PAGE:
The Multimode quantum optics group at Laboratoire Kastler Brossel (C. Fabre, N. Treps, V. Parigi and M. Walschaers) is one of the main actors in devising experimental setups for producing cluster states, i.e. large entangled networks useful in quantum information protocol on a large scale. We recently demonstrated that these networks can be reshaped at will, and they can even take the complex structure of the real-world information networks, like internet [3,4,5,6].

The PhD project concerns the experimental implementation of quantum complex networks via femtosecond laser sources at telecom wavelengths, which are the most suitable for long-range fiber-based quantum communications and allow for the exploitation of the already existent integrated components developed in classical communications. The goal is the implementation of advanced quantum information protocols; theoretical activity can also be included in the project.

Practical information: applicants should have a Master diploma in Physics. Familiarity with quantum information and/or experimental optics will be valuable.

Starting date: Fall 2020. Location: Laboratoire Kastler Brossel (Paris).

For inquires, expression of interest and applications write to valentina.parigi@lkb.upmc.fr. Application should include a CV, a motivation letter and reference names and should be sent not later than 30^{th} of June 2020.

[1] G. Bianconi “Interdisciplinary and physics challenges of network theory” Europhys. Lett. 11156001 (2015)

[2]J. Biamonte, M. Faccin, and M. De Domenico, Complex networks from classical to quantum, Communications Physics 2, 53 (2019).

[3] Y. Cai, J. Roslund, G. Ferrini, F. Arzani, X. Xu, C. Fabre, N. Treps, “Multimode entanglement in reconfigurable graph states using optical frequency combs”, Nature Communication 8, 15645 (2017).

[4] J. Nokkala, F. Arzani, F. Galve, R. Zambrini, S. Maniscalco, J. Piilo, N. Treps, V. Parigi, Reconfigurable optical implementation of quantum complex networks, New J. Phys. **20, **053024 (2018)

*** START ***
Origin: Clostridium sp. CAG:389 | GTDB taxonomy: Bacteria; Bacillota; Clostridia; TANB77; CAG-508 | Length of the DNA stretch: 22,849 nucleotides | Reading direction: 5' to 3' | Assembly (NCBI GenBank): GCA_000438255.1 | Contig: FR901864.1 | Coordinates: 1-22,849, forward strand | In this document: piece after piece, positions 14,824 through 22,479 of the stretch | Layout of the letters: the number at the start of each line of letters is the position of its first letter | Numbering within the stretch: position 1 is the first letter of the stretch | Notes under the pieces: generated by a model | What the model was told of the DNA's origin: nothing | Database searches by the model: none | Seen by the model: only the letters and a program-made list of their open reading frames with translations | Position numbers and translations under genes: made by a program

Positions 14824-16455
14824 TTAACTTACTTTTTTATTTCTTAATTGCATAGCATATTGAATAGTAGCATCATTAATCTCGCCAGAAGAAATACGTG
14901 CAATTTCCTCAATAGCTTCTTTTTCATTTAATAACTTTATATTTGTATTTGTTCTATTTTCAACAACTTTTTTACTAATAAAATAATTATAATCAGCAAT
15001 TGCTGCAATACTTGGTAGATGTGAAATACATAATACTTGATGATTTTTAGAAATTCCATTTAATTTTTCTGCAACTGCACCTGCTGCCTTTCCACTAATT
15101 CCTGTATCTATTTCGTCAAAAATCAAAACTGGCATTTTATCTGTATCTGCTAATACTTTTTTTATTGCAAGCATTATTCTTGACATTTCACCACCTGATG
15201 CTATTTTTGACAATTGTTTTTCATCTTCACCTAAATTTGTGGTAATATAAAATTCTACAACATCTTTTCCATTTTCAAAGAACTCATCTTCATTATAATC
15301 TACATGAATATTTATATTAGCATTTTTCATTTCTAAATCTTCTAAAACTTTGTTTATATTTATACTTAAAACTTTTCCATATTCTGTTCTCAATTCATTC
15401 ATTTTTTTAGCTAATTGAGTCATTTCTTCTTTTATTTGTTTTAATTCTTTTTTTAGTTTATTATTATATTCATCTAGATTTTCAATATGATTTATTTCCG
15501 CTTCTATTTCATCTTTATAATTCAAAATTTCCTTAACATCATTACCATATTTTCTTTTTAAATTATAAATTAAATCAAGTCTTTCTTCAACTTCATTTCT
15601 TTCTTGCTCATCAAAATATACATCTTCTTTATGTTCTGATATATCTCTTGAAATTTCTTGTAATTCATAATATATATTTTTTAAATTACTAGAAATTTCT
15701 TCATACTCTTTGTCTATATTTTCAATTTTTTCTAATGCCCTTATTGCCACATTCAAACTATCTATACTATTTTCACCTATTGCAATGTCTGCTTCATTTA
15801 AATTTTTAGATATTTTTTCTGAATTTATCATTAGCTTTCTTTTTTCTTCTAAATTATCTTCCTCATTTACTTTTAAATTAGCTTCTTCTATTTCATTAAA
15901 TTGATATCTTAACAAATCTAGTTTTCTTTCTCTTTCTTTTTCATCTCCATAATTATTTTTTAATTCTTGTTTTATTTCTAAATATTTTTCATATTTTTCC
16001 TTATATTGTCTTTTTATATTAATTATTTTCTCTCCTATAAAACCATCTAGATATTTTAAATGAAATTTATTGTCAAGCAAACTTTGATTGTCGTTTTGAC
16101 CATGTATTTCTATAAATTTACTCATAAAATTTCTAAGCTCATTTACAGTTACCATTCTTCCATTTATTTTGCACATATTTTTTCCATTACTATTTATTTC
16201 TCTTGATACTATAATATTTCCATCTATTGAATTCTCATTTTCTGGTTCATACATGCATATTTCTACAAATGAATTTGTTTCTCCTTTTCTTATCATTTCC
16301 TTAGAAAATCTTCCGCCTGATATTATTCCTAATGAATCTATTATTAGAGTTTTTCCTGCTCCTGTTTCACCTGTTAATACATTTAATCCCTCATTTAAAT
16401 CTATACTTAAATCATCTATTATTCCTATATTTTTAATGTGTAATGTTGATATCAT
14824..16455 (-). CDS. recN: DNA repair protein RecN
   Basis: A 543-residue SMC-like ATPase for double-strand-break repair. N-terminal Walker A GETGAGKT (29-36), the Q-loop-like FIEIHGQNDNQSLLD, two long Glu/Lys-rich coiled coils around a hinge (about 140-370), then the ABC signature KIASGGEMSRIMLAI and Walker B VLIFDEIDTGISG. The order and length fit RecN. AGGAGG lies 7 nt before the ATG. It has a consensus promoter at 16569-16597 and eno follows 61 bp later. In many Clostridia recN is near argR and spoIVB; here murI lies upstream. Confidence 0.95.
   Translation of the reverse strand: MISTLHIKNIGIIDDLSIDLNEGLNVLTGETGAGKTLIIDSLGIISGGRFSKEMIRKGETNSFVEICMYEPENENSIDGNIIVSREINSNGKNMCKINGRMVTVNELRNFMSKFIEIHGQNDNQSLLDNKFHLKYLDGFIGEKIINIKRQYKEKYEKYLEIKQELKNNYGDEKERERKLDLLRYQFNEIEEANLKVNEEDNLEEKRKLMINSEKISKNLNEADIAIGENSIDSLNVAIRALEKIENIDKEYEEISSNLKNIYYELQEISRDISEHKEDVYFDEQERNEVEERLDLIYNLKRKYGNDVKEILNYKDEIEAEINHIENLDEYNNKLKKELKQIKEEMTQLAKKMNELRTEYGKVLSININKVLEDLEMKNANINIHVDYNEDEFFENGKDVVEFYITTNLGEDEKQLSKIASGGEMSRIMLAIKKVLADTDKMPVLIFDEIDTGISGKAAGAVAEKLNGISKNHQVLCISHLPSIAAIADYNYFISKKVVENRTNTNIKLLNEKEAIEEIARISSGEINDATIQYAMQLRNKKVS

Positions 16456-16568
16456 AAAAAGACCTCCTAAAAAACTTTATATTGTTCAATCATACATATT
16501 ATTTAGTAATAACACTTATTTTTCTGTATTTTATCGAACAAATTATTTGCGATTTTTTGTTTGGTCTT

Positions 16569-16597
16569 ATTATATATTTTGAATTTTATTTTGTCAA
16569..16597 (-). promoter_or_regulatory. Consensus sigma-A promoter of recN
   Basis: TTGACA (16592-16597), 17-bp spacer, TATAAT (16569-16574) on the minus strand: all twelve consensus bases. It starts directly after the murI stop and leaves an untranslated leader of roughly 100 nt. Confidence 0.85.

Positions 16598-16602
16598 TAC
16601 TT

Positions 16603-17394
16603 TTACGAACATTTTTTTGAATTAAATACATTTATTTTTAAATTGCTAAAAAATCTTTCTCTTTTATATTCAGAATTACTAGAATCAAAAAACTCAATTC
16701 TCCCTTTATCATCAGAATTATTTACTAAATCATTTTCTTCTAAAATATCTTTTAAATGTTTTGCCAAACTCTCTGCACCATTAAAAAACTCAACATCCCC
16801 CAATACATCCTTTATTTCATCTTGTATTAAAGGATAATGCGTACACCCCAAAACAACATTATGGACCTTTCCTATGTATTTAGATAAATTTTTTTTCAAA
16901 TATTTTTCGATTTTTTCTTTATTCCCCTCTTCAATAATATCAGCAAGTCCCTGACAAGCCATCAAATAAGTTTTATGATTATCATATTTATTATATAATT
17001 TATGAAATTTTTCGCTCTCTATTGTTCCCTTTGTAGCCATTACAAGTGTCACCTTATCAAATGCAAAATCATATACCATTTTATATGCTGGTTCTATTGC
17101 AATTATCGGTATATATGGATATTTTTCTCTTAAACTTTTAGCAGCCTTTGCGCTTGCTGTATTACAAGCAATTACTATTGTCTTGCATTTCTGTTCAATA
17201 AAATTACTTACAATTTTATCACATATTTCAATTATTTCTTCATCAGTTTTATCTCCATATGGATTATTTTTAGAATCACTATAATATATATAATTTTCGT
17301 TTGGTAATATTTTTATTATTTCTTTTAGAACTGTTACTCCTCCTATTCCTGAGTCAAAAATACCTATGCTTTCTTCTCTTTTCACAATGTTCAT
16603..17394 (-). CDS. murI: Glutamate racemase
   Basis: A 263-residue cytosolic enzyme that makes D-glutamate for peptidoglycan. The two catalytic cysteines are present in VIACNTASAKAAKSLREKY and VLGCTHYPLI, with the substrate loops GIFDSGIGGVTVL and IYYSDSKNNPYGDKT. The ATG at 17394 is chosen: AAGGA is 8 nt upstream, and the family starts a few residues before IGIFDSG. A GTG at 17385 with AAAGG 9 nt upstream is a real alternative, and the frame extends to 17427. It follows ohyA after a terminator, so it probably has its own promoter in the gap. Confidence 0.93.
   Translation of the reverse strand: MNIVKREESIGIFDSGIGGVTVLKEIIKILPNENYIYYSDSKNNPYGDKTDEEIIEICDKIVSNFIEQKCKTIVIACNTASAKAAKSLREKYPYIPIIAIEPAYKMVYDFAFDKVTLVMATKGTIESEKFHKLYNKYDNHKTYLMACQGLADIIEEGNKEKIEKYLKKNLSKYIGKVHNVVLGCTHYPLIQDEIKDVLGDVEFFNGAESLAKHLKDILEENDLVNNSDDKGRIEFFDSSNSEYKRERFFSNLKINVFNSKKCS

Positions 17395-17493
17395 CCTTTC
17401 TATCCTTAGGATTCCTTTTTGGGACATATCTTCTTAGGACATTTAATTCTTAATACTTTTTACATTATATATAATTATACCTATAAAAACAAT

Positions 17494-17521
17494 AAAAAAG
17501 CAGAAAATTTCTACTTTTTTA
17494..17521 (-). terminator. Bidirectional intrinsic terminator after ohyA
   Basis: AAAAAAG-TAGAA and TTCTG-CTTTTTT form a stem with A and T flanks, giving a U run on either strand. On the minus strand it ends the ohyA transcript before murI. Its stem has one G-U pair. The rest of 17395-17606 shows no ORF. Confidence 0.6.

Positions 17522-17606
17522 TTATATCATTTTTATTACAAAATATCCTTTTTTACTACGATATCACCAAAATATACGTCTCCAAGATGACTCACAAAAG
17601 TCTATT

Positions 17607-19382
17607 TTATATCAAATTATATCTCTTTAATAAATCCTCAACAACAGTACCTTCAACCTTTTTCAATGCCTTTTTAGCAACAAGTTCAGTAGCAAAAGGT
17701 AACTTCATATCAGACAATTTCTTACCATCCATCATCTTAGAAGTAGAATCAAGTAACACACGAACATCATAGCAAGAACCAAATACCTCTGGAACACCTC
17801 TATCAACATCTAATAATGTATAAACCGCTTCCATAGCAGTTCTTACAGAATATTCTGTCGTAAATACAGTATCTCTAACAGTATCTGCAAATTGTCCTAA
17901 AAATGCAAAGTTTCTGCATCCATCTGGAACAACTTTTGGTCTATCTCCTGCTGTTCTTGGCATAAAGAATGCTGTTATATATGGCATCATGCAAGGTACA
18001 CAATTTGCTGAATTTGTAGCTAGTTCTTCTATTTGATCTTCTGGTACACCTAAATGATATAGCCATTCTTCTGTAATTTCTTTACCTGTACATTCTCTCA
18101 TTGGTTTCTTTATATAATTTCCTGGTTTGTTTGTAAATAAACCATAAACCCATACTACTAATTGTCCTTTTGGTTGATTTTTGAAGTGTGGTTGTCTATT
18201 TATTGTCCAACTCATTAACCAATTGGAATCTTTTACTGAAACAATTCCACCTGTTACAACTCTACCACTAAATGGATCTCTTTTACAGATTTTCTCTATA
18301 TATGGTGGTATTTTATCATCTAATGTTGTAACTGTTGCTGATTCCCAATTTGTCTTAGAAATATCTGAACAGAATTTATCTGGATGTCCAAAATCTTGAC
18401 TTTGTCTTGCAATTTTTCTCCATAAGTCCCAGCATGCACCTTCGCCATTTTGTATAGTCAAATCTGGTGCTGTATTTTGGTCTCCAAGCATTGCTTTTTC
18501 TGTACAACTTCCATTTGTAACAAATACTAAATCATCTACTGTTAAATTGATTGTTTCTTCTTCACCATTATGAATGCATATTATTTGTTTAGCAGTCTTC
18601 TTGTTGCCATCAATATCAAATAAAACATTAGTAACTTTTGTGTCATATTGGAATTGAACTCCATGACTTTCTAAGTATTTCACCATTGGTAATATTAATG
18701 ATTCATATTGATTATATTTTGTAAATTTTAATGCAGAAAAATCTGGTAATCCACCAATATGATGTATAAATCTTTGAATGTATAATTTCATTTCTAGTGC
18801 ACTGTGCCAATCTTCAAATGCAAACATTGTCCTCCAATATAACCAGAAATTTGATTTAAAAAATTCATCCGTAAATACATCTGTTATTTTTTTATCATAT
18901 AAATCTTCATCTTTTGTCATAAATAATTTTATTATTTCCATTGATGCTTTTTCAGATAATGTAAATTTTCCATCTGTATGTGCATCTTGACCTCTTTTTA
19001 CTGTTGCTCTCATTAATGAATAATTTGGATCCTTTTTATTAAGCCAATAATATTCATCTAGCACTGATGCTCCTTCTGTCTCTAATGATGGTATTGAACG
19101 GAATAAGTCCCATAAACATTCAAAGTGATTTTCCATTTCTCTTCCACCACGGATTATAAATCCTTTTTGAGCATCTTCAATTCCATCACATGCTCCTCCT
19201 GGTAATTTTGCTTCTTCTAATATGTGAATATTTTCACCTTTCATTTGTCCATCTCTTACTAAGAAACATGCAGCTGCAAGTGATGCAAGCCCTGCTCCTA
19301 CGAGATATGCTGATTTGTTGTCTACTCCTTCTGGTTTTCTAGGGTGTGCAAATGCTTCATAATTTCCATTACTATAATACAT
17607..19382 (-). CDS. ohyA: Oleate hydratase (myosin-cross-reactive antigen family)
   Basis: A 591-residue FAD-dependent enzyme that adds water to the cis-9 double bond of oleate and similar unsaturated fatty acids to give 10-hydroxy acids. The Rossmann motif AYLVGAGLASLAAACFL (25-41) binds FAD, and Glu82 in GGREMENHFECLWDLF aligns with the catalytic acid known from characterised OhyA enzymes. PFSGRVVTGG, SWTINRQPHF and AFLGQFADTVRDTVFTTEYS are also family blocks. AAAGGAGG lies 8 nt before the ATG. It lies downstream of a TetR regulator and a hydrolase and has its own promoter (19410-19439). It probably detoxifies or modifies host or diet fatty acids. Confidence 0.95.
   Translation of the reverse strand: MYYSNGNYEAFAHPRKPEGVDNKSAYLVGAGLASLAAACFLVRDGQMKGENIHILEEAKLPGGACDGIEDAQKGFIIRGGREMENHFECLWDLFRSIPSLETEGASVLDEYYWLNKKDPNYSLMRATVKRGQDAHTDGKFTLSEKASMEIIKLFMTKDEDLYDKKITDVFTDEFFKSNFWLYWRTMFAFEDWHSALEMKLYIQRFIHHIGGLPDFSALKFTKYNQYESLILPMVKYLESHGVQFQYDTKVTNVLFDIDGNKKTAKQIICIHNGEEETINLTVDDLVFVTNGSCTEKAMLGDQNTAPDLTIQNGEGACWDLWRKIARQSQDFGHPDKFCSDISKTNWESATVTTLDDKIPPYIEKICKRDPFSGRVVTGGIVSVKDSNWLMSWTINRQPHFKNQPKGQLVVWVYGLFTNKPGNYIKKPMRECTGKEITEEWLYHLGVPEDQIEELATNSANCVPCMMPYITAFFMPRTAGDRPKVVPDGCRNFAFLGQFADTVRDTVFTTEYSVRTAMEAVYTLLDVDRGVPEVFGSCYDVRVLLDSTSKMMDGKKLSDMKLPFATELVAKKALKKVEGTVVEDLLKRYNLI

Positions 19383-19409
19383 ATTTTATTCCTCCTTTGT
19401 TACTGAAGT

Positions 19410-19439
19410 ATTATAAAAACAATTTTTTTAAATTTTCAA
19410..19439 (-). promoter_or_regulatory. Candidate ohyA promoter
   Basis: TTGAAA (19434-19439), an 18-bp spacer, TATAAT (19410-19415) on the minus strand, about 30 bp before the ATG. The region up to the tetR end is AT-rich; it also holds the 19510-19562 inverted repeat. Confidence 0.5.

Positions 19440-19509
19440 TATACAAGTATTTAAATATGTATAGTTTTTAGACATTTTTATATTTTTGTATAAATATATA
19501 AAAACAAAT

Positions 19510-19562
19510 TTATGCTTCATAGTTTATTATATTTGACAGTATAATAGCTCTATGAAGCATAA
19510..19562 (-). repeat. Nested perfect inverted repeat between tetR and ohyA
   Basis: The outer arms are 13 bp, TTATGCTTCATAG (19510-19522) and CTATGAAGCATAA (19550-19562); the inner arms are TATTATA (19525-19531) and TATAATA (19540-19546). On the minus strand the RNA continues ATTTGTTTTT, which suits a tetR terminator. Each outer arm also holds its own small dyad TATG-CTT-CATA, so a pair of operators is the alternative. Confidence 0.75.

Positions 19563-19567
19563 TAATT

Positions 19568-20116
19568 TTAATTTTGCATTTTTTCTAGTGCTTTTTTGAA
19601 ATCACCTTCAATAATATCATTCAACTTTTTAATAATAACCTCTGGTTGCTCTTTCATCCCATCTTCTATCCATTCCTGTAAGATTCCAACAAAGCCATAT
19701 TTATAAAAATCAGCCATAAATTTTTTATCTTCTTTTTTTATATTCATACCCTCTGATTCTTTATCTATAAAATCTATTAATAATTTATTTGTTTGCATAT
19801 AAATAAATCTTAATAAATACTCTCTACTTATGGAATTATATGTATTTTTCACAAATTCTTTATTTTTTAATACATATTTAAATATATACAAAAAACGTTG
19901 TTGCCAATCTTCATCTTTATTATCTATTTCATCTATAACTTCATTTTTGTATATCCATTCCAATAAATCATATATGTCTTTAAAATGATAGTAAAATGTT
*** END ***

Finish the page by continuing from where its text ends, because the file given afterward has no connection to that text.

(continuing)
[5] F. Sansavini and V. Parigi “Continuous variables graph states shaped as complex networks: optimization and manipulation” Entropy 22, 26 (2020)

[6] M. Walschaers, S. Sarkar, V. Parigi, and N. Treps “Tailoring Non-Gaussian Continuous-Variable Graph States”, Phys. Rev. Lett. 121, 220501 (2018)

]]>In our group, we use light to develop basic building blocks for such a quantum computer. In particular, we use our *quantum frequency comb* as a platform for quantum information processing. The different frequencies can be entangled in a controllable way, which makes the platform scalable and programable. However, in this platform it is hard to access the class of quantum states that are known as *non-Gaussian states *(see textbox for further details), which means that the quantum computer is not universal.

In our recent Nature Physics paper, the research team developed a technique known as “mode-selective photon subtraction”, where one photon is literally taken out of the light beam to create such non-Gaussian states. A crucial element of the experiment is the control of the frequency of the subtracted photon, as we even managed to perform photon subtraction in a superposition of frequencies. Due to this degree of control, we could explore the interplay between the non-Gaussian effects that are induced by removing a photon, and the quantum entanglement that is present in the quantum frequency comb. This allowed us to verify a previous theoretical prediction that non-Gaussian features spread out because of the entanglement.

We work in the so-called continuous-variable approach, which means that the quantities which we measure can take any possible real value (even in the quantum regime). In practice, what we measure are the amplitude and the phase of the electric fields that comprise our quantum frequency comb.